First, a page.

• Search Google Scholar
    • Export Citation
  • 7.

    Lanciotti RS, Kosoy OL, Laven JJ, Panella AJ, Velez JO, Lambert AJ, Campbell GL, 2007. Chikungunya virus in US travelers returning from India, 2006. Emerg Infect Dis 13: 764767.

    • Search Google Scholar
    • Export Citation
  • 8.

    Abcam, 2011. Ab108717. Chikungunya Virus IgM Human ELISA Kit. Available at: http://www.abcam.com/ps/products/108/ab108717/documents/ab108717%20Chikungunya%20Virus%20IgM%20Human%20ELISA%20(Website).pdf. Accessed October 7, 2016.

  • 9.

    Texas Department of State Health Services, 2015. Arbovirus Activity in Texas. 2014 Surveillance Report. Available at: https://www.dshs.texas.gov/WorkArea/linkit.aspx?LinkIdentifier=id&ItemID=8589999503. Accessed October 5, 2016.

  • 10.

    Nakkhara P, Chongsuvivatwong V, Thammapalo S, 2013. Risk factors for symptomatic and asymptomatic chikungunya infection. Trans R Soc Trop Med Hyg 107: 789796.

    • Search Google Scholar
    • Export Citation
  • 11.

    Bhatt S 2013. The global distribution and burden of dengue. Nature 496: 504507.

  • 12.

    Mostashari F 2001. Epidemic West Nile encephalitis, New York, 1999: results of a household-based seroepidemiological survey. Lancet 358: 261264.

    • Search Google Scholar
    • Export Citation

Author Notes

Address correspondence to Leila C. Sahni, Immunization Project, Texas Children’s Hospital, 1102 Bates Ave., Suite 1550, Houston, TX 77030. E-mail: lcsahni@texaschildrens.org

Financial support: This work was funded through a cooperative agreement between Texas Children’s Hospital and the Centers for Disease Control and Prevention (federal award identification number U01IP000461: Enhanced surveillance for new vaccine preventable disease).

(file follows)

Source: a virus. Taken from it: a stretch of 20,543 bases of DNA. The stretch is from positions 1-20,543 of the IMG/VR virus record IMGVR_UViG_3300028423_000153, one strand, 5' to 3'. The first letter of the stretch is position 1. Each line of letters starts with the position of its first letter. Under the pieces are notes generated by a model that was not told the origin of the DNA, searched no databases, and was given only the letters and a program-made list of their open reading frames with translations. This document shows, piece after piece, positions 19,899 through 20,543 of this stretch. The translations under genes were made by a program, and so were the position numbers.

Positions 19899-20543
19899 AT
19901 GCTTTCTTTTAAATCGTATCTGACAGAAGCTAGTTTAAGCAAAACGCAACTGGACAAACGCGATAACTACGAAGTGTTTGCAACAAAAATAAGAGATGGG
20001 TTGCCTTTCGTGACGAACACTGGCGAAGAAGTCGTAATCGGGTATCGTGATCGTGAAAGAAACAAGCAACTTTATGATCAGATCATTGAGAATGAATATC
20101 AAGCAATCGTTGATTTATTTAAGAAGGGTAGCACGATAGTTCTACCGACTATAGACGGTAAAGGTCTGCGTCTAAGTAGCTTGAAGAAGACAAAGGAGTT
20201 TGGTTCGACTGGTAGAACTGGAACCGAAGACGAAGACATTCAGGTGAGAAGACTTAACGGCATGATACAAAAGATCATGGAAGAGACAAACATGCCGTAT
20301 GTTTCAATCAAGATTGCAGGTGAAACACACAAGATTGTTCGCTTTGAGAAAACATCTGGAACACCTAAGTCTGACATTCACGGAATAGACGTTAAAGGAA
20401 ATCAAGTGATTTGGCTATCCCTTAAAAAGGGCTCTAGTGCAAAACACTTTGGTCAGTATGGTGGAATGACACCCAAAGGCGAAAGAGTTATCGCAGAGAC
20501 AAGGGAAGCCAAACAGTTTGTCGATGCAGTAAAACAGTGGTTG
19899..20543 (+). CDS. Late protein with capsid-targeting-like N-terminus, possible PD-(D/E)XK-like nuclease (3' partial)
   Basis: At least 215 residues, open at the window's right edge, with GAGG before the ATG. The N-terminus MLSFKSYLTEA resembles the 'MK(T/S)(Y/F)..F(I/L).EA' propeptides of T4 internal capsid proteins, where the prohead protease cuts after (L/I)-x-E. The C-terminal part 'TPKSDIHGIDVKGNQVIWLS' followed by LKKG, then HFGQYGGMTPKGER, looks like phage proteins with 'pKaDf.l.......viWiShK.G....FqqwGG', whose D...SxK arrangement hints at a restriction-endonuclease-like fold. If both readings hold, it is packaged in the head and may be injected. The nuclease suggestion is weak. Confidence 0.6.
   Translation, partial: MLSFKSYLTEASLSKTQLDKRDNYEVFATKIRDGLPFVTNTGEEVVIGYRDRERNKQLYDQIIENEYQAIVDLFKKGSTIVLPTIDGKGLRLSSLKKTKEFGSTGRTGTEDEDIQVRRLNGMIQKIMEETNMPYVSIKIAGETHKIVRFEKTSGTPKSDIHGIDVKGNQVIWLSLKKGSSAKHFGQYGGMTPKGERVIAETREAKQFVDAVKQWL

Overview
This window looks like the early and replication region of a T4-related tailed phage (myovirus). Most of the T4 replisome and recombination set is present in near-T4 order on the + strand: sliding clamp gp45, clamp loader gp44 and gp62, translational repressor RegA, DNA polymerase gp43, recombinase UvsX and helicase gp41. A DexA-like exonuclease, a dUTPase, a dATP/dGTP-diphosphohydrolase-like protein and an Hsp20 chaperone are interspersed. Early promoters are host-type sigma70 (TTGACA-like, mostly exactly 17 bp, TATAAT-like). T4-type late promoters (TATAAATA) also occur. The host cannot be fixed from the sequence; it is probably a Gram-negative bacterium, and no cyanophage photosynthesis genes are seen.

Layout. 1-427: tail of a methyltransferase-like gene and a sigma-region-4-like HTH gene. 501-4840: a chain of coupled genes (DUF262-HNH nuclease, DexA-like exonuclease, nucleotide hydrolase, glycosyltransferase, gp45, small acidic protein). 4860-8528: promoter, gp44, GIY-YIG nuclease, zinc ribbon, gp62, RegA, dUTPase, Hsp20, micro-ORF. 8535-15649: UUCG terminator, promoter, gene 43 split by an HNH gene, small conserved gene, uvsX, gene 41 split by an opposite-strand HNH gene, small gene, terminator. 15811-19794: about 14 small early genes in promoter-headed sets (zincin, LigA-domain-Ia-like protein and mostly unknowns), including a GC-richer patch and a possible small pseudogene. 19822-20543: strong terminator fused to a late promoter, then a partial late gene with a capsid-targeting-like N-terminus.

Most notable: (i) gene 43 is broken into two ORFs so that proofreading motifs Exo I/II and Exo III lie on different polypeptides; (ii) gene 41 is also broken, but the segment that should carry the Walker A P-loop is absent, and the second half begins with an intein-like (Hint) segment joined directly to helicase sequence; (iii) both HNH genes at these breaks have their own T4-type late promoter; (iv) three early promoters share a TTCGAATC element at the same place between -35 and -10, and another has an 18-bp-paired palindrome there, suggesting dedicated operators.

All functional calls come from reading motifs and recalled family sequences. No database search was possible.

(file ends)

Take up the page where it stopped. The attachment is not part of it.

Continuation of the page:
Disclosure: RG is a named inventor on patent applications related to alphaviruses and held by University of Texas Medical Branch. RG receives licensing fees from one of the patent applications. No other authors report significant financial conflicts of interest.

Authors’ addresses: Leila C. Sahni, Immunization Project, Texas Children’s Hospital, Houston, TX, E-mail: lcsahni@texaschildrens.org. Rebecca S. B. Fischer, Rodion Gorchakov, Rebecca M. Berry, and Kristy O. Murray, Department of Pediatrics, Section of Tropical Medicine, Baylor College of Medicine, Houston, TX, E-mails: rebecca.fischer@bcm.edu, rodion@bcm.edu, rebecca.berry@bcm.edu, and kmurray@bcm.edu. Daniel C. Payne, National Center for Immunization and Respiratory Diseases, Centers for Disease Control and Prevention, Atlanta, GA, E-mail: dvp6@cdc.gov. Julie A. Boom, Department of Pediatrics, Baylor College of Medicine, Houston, TX, and Immunization Project, Texas Children’s Hospital, Houston, TX, E-mail: jboom@bcm.edu.

Save